The decline in birth rates also began in Western Europe at the time of the Industrial Revolution. Many interrelated changes affected this – urbanization, attitudes, aspirations, literacy, female work participation and so on. France was the first place where this change took place. The number of births per 100 population dropped from 3.2 in 1820 to 2.2 in 1900. Other Western Europeans followed soon. Today, the birth rate per  100 stands at around 1 for most Western European countries. The United States had a much higher starting point and, despite sharp declines, still has a level higher than for most developed countries. In contrast, Japan had a relatively high birth rate of 3.24 in 1900 but now is at a mere 0.75 –  one of the lowest in the world.

One useful way to think about trends in birth rates is to look at what is called the Total Fertility Rate (TFR). This is the average number of live births per woman over her lifetime. It is usually estimated by sampling women of child bearing age (usually defined as 15-44 years). In the long run, a population is said to be stable if the TFR is at the “replacement rate”. This is usually said to be 2.1 births per woman but in reality only developed countries can hope to keep their population stable with such a level. For developing countries, the required replacement rate is much higher because factors such as infant mortality and maternal deaths at childbirth. Thus, the replacement level of TFR is a little above 2.3 for the world as a whole.

The TFR for most developed countries now stands well below replacement levels. The OECD average is at around 1.74 but there are countries like Germany and Japan that produce less than 1.4 children per woman 5. According to the OECD’s latest estimates, South Korea has a TFR of barely 1.15 – a level that foretells rapid aging and a sharp decline in population from the 2020s. However, the biggest TFR declines in recent years have been in emerging economies. According to the UN’s population division, the TFR in China and India were 6.1 and 5.9 respectively in 1950. The ratio has now fallen to 1.8 in China due to the aggressive one-child policy and to 2.6 in India due to a steady change in social attitudes. Similarly, Brazil’s TFR has fallen to 1.7 from 6.2 in 1950. These are large declines but there is reason to believe that the underlying dynamics are driving actual birth rates down even faster than suggested by the headline TFR.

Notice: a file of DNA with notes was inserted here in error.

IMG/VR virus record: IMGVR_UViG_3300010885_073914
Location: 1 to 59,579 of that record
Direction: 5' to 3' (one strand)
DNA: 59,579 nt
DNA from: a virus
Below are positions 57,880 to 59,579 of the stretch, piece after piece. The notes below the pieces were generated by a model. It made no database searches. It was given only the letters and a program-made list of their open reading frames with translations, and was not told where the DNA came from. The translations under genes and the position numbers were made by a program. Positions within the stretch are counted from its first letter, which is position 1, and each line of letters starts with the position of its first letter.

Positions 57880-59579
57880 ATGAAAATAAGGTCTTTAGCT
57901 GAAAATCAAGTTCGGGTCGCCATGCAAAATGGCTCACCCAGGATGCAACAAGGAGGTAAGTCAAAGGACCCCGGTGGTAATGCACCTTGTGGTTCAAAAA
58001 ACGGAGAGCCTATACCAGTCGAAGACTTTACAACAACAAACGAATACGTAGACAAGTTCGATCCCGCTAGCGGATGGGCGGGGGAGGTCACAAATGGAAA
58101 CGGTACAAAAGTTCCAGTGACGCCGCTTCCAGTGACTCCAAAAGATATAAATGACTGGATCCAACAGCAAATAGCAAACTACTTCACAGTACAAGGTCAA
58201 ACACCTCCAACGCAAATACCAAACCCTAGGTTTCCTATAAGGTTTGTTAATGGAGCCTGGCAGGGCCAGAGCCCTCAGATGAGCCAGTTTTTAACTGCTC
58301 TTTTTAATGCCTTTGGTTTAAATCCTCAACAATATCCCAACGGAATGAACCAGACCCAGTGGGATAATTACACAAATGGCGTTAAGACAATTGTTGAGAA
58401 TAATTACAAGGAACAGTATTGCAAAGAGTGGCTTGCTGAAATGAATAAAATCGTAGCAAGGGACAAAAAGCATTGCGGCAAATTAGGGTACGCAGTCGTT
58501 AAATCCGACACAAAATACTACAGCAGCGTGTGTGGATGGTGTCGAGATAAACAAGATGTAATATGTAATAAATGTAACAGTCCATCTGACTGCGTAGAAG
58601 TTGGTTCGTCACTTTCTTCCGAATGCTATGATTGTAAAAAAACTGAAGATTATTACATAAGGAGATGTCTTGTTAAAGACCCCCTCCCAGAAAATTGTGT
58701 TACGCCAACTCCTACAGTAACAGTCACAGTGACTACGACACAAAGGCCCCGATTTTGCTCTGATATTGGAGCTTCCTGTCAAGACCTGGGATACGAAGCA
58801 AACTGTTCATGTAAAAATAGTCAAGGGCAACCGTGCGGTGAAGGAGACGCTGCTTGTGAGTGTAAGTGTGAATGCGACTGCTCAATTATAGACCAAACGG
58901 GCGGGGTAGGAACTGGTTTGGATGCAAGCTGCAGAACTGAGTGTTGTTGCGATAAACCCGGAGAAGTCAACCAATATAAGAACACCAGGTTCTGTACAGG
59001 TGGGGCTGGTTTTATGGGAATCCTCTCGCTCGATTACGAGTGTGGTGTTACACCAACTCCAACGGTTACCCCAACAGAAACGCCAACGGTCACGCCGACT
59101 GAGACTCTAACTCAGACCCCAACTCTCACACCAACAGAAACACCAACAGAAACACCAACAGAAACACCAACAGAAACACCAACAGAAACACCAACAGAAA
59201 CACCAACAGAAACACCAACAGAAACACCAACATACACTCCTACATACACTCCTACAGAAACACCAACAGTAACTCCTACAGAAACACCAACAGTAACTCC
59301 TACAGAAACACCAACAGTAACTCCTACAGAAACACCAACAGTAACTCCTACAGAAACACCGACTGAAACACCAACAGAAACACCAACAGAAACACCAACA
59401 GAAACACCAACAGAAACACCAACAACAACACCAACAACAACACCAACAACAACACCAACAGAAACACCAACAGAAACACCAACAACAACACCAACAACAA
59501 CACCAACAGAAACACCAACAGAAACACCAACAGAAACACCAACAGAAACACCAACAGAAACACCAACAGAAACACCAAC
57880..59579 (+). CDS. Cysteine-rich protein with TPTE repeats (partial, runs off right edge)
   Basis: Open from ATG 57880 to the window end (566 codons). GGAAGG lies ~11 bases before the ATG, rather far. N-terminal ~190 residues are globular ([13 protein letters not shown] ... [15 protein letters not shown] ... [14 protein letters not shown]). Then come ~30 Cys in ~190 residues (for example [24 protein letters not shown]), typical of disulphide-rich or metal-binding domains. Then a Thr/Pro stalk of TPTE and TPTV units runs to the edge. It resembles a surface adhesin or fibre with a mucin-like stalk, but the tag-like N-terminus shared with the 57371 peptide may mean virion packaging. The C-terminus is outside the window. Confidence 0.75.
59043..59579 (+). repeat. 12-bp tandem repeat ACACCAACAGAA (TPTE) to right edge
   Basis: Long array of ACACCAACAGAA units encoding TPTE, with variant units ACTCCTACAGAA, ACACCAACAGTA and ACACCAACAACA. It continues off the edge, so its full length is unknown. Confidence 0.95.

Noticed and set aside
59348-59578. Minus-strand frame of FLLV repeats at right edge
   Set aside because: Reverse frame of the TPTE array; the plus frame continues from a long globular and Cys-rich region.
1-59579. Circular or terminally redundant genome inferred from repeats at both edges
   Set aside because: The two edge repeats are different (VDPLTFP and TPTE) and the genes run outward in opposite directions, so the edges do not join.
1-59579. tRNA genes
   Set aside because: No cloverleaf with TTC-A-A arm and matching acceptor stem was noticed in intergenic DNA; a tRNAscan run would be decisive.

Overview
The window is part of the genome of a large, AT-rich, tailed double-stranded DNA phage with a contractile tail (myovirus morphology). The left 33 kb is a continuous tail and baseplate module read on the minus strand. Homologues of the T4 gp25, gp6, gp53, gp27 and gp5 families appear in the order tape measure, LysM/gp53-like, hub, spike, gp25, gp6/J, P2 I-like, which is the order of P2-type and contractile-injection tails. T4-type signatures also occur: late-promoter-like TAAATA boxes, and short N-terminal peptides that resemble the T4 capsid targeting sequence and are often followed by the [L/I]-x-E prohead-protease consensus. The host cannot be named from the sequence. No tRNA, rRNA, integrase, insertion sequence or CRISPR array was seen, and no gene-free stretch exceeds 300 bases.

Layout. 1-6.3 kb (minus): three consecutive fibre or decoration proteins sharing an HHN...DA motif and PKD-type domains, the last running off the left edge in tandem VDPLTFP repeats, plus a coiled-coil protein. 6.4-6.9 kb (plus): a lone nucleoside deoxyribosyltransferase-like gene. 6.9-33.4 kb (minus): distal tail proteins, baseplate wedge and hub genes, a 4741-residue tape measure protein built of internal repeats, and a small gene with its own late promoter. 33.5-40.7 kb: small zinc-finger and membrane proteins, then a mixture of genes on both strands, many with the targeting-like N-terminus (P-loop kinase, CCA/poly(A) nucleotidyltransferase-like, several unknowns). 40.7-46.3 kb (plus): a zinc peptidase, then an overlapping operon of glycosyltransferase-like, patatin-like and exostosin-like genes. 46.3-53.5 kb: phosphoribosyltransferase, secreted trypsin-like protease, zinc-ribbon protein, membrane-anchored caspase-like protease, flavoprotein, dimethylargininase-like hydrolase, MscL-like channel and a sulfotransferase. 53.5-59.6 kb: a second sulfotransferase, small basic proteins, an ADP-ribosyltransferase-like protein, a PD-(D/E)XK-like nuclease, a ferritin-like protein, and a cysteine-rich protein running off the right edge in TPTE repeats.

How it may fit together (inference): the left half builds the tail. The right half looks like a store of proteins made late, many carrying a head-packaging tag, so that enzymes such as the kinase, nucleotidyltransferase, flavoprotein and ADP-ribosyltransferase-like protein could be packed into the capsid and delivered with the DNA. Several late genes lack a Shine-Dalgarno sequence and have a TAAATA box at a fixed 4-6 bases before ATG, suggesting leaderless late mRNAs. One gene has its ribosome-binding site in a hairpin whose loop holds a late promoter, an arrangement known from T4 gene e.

China and, to lesser extent, India have skewed gender ratios. The Chinese census suggests that there are 118.6 boys being born for every 100 girls, worsening from 116.9 in 2000. Similarly, India has a gender ratio at birth of around 110 boys for every 100 girls with large regional variations. Compare this with the “natural” ratio of 105 boys per 100 girls (notice that even the natural ratio is not exactly 1:1). A cultural preference for boys is usually held responsible for the deviation. Since it is women who give birth and not men, the future scarcity of women implies that the effective reproductive capacity for both countries is below what is suggested by the unadjusted TFR reading. After making the adjustment for the gender imbalance, China’s Effective Fertility Rate (EFR) is around 1.5 while that for India is around 2.45 – both below what is widely discussed. In other words, the Chinese are already far from replacing themselves while the Indians are only slightly above the replacement rate.

If we make the same adjustment for the world’s fertility rate, we now have an EFR of around 2.4 which is almost at the replacement rate. In our view, the human race will no longer be replacing itself by the early 2020s. Population growth will continue for a few more decades because of momentum from the age structure and people living longer but, reproductively speaking, our species will no longer be growing. This will be one of the most important turning points in history.

Much more shortly